CHAPTER III.HAVING previously passed over the regions of ancient Italy as far as Metapontium, we must now proceed to describe the rest. After it Iapygia1 comes next in order; the Greeks call it Messapia, but the inhabitants, dividing it into cantons, call one the Salentini,2 that in the neighbourhood of the Cape3 Iapygia, and another the Calabri;4 above these towards the north lie the Peucetii,5 and those who are called Daunii6 in the Greek language, but the inhabitants call the whole region beyond the Calabri, Apulia. Some of these people are called Pœdicli,7 especially the Peucetii. Messapia forms a peninsula; the isthmus extending from Brentesium8 to Tarentum, which bounds it, being 310 stadia, and the circumnavigation round the Iapygian promontory9 about [one thousand]10 four hundred. [Tarentum11] is distant from Metapontium12 about two hundred and twenty13] stadia. The course to it by sea runs in an easterly direction. The Gulf of Tarentum is for the most part destitute of a port, but here there is a spacious and commodious [harbour14], closed in by a great bridge. It is 100 stadia15 in circuit. This port, at the head of its basin which recedes most inland, forms, with the exterior sea, an isthmus which connects the peninsula with the land. The city is situated upon this peninsula. The neck of land is so low that ships are easily hauled over it from either side. The site of the city likewise is extremely low; the ground, however, rises slightly towards the citadel. The old wall of the city has an immense circuit, but now the portion towards the isthmus is deserted, but that standing near the mouth of the harbour, where the citadel is situated, still subsists, and contains a considerable city. It possesses a noble gymnasium and a spacious forum, in which there is set up a brazen colossus of Jupiter, the largest that ever was, with the exception of that of Rhodes. The citadel is situated between the forum and the entrance of the harbour, it still preserves some slight relics of its ancient magnificence and gifts, but the chief of them were destroyed either by the Carthaginians16 when they took the city, or by the Romans17 when they took it by force and sacked it. Amongst other booty taken on this occasion18 was the brazen colossus of Hercules, the work of Lysippus, now in the Capitol, which was dedicated as an offering by Fabius Maximus, who took the city.  Antiochus, speaking of the foundation of this city, says that after the Messenian war19 such of the Lacedæmonians as did not join the army were sentenced to be slaves, and denominated Helots; and that such as were born during the period of the war they termed Partheniæ, and decreed to be base: but these not bearing the reproach, (for they were many,) conspired against the free citizens,20 but the chief magistrates, becoming acquainted with the existence of the plot, employed certain persons, who, by feigning friendship to the cause, should be able to give some intelligence of the nature of it. Of this number was Phalanthus, who was apparently the chief leader of them, but who was not quite pleased with those who had been named to conduct their deliberations.21 It was agreed that at the Hyacinthine games, celebrated in the temple of Amyclæ, just at the conclusion of the contest, and when Phalanthus should put on his helmet,22 they should make a simultaneous attack. The free citizens23 were distinguishable from others by their hair. They, having been secretly warned as to the arrangements made for the signal of Phalanthus, just as the chief contest came off, a herald came forward and proclaimed, ‘Let not Phalanthus put on his helmet.’ The conspirators perceiving that the plot was disclosed, some fled, and others supplicated mercy. When the chief magistrates had bid them not to fear, they committed them to prison, but sent Phalanthus to inquire after a new settlement. He received from the oracle the following response, “‘To thee Satyrium24 I have given, and the rich country of Tarentum to inhabit, and thou shalt become a scourge to the Iapygians.’” The Partheniæ accordingly accompanied Phalanthus to their destination, and the barbarians and Cretans,25 who already possessed the country, received them kindly. They say that these Cretans were the party who sailed with Minos to Sicily, and that after his death, which took place at Camici,26 in the palace of Cocalus, they took ship and set sail from Sicily, but in their voyage they were cast by tempest on this coast, some of whom, afterwards coasting the Adriatic on foot, reached Macedonia, and were called Bottiæi.27 They further add, that all the people who reach as far as Daunia were called Iapygians, from Iapyx, who was born to Dædalus by a Cretan woman, and became a chief leader of the Cretans. The city Tarentum was named from a certain hero.28  Ephorus gives the following account of the foundation. The Lacedæmonians waged war against the Messenians, who had murdered their king, Teleclus,29 when he visited Messene to offer sacrifice. They took an oath that they would not return home before they had destroyed Messene, or should be all slain. They left only the youngest and oldest of the citi- zens to keep their own country. After this, in the tenth [year] of the war, the Lacedæmonian matrons assembled and deputed certain women to remonstrate with the citizens, and show them that they were carrying on the war with the Messenians on very disadvantageous terms, for they, abiding in their own country, procreated children, while the Lacedæmonians, leaving their wives in a state like widowhood, remained away in the war; and to expose the great peril there was of the depopulation of their country. The Lacedæmonians, being both desirous of observing their oath, and taking into consideration the representations of their wives, sent a deputation of the most vigorous, and, at the same time, most juvenile of the army, whom they considered, in a manner, not to have participated in the oath, because they had been but children when they accompanied their elders to the war, and charged them all to company with all the maidens, reckoning that by that means they would bear the more children; which having been accordingly obeyed, the children who were born were denominated Partheniæ. Messene was taken after a war of nineteen years, as Tyrtæus says, “ The fathers of our fathers, armed for war,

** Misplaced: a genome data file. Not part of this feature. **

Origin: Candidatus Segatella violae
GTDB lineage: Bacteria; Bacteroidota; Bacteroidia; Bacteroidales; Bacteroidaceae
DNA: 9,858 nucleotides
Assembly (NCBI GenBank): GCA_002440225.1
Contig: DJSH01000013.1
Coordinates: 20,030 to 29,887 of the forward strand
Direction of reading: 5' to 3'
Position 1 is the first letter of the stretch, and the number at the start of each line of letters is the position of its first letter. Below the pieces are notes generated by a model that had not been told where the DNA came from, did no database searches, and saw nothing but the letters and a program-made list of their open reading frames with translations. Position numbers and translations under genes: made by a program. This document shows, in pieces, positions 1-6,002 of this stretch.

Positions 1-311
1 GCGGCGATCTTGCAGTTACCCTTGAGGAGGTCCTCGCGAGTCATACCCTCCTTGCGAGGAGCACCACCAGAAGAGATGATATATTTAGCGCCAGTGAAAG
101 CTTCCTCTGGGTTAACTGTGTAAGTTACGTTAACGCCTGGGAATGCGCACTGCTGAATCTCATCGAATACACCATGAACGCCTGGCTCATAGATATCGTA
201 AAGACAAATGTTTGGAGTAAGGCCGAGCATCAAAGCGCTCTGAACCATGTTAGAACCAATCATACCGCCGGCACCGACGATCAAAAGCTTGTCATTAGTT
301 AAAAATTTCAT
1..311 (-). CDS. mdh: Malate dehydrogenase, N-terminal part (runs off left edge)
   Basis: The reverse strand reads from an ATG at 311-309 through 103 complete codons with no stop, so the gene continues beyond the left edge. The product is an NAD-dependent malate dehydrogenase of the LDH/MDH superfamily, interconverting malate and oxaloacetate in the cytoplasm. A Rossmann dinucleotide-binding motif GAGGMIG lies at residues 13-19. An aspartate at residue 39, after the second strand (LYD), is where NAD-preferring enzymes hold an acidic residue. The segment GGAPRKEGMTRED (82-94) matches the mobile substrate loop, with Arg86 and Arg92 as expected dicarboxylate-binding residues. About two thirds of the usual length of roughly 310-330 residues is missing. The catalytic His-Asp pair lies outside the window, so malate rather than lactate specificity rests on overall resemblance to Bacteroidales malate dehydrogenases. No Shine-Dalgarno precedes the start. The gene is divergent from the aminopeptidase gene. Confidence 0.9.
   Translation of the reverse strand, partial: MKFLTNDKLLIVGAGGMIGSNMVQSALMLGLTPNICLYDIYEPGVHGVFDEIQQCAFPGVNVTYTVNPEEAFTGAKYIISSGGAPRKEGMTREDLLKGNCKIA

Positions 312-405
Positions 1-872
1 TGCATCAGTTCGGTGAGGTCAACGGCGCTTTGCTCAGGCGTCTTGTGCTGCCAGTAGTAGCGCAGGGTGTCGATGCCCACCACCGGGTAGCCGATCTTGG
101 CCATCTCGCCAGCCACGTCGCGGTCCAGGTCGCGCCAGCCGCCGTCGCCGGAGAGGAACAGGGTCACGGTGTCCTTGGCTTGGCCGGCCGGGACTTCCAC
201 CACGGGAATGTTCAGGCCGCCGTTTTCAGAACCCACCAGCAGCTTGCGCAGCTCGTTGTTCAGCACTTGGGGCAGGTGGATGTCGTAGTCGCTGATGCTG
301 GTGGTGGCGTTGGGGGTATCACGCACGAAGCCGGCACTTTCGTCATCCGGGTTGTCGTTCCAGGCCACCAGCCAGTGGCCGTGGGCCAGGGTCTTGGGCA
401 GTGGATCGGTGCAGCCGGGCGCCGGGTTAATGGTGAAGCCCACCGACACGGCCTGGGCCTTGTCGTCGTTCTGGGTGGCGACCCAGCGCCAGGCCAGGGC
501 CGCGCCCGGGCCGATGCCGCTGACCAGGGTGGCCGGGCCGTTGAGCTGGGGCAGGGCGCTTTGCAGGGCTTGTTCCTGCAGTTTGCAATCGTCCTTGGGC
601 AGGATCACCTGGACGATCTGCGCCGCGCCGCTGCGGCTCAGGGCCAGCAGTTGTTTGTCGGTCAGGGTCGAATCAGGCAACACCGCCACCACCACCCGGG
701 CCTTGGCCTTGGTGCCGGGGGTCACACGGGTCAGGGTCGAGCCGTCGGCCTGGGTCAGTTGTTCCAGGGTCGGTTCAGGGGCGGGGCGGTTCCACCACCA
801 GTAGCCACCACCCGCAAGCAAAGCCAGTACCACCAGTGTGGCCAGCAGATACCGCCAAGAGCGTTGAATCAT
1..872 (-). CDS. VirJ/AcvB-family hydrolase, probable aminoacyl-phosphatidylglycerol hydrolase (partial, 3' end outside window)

Possessing ever patient courage, fought at Messene